Maui Business

UHMC to Offer Community Health Worker Certification Programs

July 22, 2015, 11:23 AM HST
* Updated July 22, 11:24 AM
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uhmc campus

University of Hawai‘i Maui College. Courtesy photo.

By Maui Now Staff

The University of Hawaiʻi Maui College will launch two new short-term certificate programs this fall for prospective students interested in community health.

The new Community Health Worker/Health Navigator 1 Certificate of Competence requires 15 credits, and will allow participants to finish in less than a year. Certification can be earned in one or two semesters; class schedules will be designed for participants already balancing work and family.

New distance-learning options will be available for Molokaʻi, Lānaʻi, Hāna and Lāhainā students.

Fall classes at UH Maui College begin on Aug. 24.

Haunani Kamakana, a navigator at Molokaʻi General Hospital. Courtesy photo.

Haunani Kamakana, a navigator at Molokaʻi General Hospital. Courtesy photo.

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Maui County’s community health workers’ job titles include outreach specialist, wellness navigator, program assistant and health aide. They serve as bridges between the community and healthcare and social services providers, helping to ensure services are accessible and culturally appropriate.

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Community health workers often provide care coordination and supportive counseling.

“This work is about trust and compassion,” said Haunani Kamakana, a navigator at Molokaʻi General Hospital.

They also focus on prevention, leading outreach and education efforts, and supporting individuals, families and communities in making healthy changes.

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Dr. Joe Humphry, Medical Director of the Lānaʻi Community Health Center, noted that “CHWs connect people to the resources they need to stay healthy, detect problems early on and improve management of chronic conditions. They are essential members of our healthcare team.”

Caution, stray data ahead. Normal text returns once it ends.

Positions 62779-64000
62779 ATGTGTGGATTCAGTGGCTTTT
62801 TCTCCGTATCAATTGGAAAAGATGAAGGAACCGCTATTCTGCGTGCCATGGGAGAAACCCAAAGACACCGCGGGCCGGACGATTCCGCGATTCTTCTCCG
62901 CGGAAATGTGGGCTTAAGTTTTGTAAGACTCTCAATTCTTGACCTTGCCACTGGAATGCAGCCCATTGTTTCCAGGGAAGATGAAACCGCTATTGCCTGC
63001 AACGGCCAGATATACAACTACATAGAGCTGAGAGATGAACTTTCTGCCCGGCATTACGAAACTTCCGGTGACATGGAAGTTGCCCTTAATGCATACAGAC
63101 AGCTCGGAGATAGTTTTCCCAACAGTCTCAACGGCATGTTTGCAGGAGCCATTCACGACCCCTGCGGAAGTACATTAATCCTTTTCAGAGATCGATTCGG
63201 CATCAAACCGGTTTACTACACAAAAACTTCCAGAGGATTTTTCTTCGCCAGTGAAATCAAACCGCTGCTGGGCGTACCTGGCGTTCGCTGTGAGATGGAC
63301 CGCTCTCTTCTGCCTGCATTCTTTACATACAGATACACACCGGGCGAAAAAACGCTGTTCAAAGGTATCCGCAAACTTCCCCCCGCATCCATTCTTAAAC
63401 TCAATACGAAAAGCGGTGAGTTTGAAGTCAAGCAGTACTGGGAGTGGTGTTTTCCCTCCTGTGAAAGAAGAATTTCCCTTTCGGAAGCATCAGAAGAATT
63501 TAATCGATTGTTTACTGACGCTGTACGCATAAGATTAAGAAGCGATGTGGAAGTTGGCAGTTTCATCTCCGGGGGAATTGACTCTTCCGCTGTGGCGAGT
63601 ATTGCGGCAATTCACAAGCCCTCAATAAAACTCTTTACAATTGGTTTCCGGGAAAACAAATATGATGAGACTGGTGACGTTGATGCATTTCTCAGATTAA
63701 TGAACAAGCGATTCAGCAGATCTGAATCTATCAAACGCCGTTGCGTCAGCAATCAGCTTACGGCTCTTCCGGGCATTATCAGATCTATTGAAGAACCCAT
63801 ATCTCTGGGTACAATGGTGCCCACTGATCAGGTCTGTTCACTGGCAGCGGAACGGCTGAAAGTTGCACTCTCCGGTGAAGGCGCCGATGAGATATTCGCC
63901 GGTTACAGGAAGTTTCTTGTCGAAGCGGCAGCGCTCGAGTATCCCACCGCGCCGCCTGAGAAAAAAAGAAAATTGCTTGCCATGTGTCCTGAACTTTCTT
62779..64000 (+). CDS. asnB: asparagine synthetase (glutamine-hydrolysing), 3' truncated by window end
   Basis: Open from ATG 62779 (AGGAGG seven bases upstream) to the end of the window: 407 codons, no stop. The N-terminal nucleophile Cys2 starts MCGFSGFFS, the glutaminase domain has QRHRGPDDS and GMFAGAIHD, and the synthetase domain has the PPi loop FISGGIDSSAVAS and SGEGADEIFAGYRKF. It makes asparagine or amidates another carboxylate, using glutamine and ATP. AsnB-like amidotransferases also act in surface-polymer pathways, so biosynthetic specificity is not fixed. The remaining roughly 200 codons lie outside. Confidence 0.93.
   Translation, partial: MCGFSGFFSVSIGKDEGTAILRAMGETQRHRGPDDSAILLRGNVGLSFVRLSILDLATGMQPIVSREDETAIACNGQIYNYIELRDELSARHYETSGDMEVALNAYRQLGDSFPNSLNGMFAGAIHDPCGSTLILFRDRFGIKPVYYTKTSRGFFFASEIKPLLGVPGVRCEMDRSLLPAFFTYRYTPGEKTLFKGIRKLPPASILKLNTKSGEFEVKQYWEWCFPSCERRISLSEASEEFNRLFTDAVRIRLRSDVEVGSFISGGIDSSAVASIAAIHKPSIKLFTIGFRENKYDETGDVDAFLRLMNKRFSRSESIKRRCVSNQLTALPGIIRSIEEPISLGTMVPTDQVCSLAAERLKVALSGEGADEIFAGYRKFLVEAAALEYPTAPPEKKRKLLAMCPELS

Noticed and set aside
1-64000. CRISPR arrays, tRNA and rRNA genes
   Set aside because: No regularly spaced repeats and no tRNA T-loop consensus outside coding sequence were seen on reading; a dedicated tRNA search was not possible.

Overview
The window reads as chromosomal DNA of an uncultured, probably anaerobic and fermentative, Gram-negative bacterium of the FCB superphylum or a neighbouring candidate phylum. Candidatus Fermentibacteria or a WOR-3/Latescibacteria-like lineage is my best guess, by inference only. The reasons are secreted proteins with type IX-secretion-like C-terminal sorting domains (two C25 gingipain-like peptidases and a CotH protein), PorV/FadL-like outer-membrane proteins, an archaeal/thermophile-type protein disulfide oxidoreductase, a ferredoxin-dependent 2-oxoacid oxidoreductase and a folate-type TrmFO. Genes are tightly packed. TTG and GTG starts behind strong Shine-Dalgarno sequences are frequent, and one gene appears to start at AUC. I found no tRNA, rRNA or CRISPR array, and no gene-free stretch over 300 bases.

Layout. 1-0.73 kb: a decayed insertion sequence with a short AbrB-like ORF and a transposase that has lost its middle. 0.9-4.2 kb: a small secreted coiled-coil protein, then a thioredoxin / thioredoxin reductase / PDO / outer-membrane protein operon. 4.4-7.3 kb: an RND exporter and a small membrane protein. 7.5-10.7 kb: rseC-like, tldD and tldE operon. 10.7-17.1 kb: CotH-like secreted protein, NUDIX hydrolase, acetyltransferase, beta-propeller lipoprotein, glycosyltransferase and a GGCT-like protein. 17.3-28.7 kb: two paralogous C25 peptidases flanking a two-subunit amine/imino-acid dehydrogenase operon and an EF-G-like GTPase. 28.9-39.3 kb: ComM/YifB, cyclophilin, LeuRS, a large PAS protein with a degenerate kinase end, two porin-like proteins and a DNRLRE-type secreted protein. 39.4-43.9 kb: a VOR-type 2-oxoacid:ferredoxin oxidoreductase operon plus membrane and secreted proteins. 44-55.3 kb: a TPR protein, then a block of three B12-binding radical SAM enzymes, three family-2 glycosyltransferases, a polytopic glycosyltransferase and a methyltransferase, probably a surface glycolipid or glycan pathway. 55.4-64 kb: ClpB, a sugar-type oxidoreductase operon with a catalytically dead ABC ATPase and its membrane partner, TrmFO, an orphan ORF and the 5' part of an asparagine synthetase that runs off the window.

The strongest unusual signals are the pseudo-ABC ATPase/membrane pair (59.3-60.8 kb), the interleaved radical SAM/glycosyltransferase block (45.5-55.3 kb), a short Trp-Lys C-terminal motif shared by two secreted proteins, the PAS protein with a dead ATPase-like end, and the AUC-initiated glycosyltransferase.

The CHW certificate was developed with input from local healthcare, public health and social service employers, as well as national and state efforts such as Hawaiʻi’s Healthcare Innovation Plan, and workforce studies conducted by the US Department of Health and Human Services.

Project partners include Lānaʻi Community Health Center and Na Puʻuwai. Leadership and key staff from Lānaʻi Community Health Center, Na Puʻuwai, Hui No Ke Ola Pono, Mālama I Ke Ola, Maui Family Support Services, Mālama Family Recovery Center, the Maui District Health Office and other organizations have also participated in interviews to assess their workforce needs.

The US Department of Labor’s Bureau of Labor Statistics shows that the demand for CHWs is growing faster than average, with 25% growth expected between 2012 and 2022. According to the Hawaiʻi Department of Labor and Industrial Relations’ Hawaiʻi Health Careers website, that translates to 50 job openings each year in Hawaiʻi.

“This kind of collaboration between the college and industry experts is critical for developing certificates that support community needs, and prepare students with the real-world skills they need for careers with local businesses and organizations,” said Chancellor Lui Hokoana.

A partnership with Kapiʻolani Community College and the state Department of Education will also bring Kapiʻolani’s popular School Health Aide program to Maui for the first time this fall. Classes are open to current aides working in DOE schools, and distance-learning options for aides on Molokaʻi and Lānaʻi are planned for next year.

The School Health Aide Certificate of Competence was developed by Kapiʻolani’s nursing faculty in consultation with public health nurses and practicing school health aides, and focuses on best practices to keep keiki healthy, safe, and ready to learn.

Both projects are supported by a new US Department of Labor Trade Adjustment Assistance Community College and Career Training grant awarded on Oct. 1, 2014, and are designed to meet Maui County’s need for a skilled health and social services workforce.

To learn more about these new offerings, go online or contact Health Program Specialist Selene LeGare  at 984-3274.

The School Health Aide and Community Health Worker certificates are partially funded by a grant from the US Department of Labor. Funding does not pay for student costs to participate. The Nursing and Human Services programs are equal opportunity employers/programs. Auxiliary aids and services are available upon request to individuals with disabilities.

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